Tuesday, May 24, 2016

Eric Peters: Far Side of the Sea

Singer-songwriter transforms electro-pop from a guilty pleasure to deep joy.

If you're looking for a mellow summer-time album to play on a long stretch of highway, or across a tiki-torch-lit deck, look no further. Musically, this is a terrifically accessible album, planted firmly in a category you might be tempted to call "guilty pleasures." But there is no guilt here, except perhaps the guilt Peters wrestles with in his probing, vulnerable, yet hopeful lyrics.

The album opens with the kind of songwriter line that could drive you crazy wondering about the story behind it:
I'll never steal the show / but I once stole a car
Peters paints this plaintive, tantalizing statement with a sunflower-golden melody and inky, electro-pop production - a combination this album keeps bringing for song after song.

Fear of hurting others, the spectre of failure, and a gritty, dust-bowl weariness are the monsters loose under Peters' starry night. The swirl of each song describes a search for hope that stubbornly refuses to be caught until, in the end, it catches you instead.

In an episode of the British science fiction television series Doctor Who, written by Richard Curtis, a character explains the value of Vincent Van Gogh's work:
"He transformed the pain of his life into ecstatic beauty. Pain is easy to portray, but to use your passion and pain to portray the ecstacy and joy and magnificance of our world...no one had ever done it before. Perhaps no one ever will again."
It's a great quote, and I love it none the less for knowing Eric Peters has done just that.

Buy Far Side of the Sea at RabbitRoom.com >>

Friday, April 08, 2016

Stories as a Shared Language

"To put it another way: We can’t revoke our children’s citizenship in Vanity Fair, without offering them a better home, and expect them to remain aloof. The human soul cannot stand to be untethered – it will float away in search of a tree to tangle in.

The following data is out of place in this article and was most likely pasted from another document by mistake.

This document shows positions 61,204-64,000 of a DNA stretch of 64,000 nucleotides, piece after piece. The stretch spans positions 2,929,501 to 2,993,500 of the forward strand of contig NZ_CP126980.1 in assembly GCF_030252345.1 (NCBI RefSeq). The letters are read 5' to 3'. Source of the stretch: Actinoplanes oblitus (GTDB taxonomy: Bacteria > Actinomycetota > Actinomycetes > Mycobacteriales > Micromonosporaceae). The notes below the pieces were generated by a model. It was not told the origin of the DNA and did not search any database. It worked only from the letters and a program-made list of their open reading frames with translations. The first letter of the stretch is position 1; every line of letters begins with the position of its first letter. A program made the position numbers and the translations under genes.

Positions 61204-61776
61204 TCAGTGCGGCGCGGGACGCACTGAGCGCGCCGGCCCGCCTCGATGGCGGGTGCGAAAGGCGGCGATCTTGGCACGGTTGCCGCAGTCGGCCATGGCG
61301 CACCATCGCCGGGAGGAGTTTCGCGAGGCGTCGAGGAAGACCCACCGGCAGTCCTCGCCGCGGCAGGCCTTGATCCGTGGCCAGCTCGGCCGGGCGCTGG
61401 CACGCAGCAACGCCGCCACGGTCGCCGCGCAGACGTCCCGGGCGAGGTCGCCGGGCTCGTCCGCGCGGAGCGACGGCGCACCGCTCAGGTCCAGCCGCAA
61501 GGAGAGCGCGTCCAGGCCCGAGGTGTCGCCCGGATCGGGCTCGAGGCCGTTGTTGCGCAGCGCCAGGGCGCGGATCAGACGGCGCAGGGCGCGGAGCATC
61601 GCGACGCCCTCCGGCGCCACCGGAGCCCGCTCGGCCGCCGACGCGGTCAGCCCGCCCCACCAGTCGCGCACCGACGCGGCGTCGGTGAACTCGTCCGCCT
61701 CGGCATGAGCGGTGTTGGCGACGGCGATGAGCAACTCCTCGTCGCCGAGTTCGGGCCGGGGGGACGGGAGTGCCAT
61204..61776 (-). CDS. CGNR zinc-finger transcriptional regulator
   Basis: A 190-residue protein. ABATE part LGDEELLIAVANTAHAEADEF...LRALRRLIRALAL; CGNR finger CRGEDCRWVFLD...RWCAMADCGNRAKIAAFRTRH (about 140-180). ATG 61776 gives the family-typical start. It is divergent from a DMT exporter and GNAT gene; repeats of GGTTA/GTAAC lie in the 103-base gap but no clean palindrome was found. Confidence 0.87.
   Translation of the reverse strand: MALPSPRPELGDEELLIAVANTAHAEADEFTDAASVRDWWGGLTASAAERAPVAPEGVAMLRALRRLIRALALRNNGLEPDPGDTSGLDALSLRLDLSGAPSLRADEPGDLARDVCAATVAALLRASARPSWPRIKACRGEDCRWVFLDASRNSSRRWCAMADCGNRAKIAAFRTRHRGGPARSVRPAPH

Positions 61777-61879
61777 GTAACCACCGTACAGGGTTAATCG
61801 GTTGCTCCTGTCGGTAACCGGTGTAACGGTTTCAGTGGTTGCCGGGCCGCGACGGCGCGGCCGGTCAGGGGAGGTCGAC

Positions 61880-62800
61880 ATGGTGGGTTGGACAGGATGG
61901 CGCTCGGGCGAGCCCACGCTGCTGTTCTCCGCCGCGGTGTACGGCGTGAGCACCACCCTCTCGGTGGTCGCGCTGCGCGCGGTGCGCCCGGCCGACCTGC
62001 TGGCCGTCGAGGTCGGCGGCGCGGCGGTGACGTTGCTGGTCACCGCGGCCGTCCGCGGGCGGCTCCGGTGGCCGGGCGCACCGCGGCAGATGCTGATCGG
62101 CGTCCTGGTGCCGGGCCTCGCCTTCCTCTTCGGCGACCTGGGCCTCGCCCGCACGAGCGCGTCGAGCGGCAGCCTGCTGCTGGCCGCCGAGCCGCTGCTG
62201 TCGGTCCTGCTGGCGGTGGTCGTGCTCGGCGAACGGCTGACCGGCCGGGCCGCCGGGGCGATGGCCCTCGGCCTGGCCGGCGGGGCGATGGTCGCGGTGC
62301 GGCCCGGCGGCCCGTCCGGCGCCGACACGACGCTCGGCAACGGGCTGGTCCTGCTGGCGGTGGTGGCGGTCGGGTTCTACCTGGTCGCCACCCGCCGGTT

This is a massive topic, and the more challenging because – while we can tell our children all about God’s offer of adoption into Abraham’s family, communion’s invitation to feast with God Himself, the mystery of Christ and His bride, and countless other truths of belonging – the thing itself cannot be told. Belonging can only be known though experience.

Thus, by devious routs I bring you back again to the topic of stories. Because: Stories experienced together can create a shared language – can hardly do otherwise – and this shared language can be like thread that stitches our parallel lives into a quilt of togetherness."
Read the rest at StoryWarren.com >>

Tuesday, February 23, 2016

The Lion Is Real

"Sadly, a lion you can’t hear or see is too easily forgotten, and we’re tempted to be angry with ourselves for every slip and fault. We’re tempted to take credit for all the evil (and most of the good) we find in ourselves. But we’re far too small for that to be true. We’re children of the True King. We’re imperfect, and immature, but we’re the good guys."
Read the rest at storywarren.com

(Yes, there's been a bit of a theme to my thinking and writing lately!)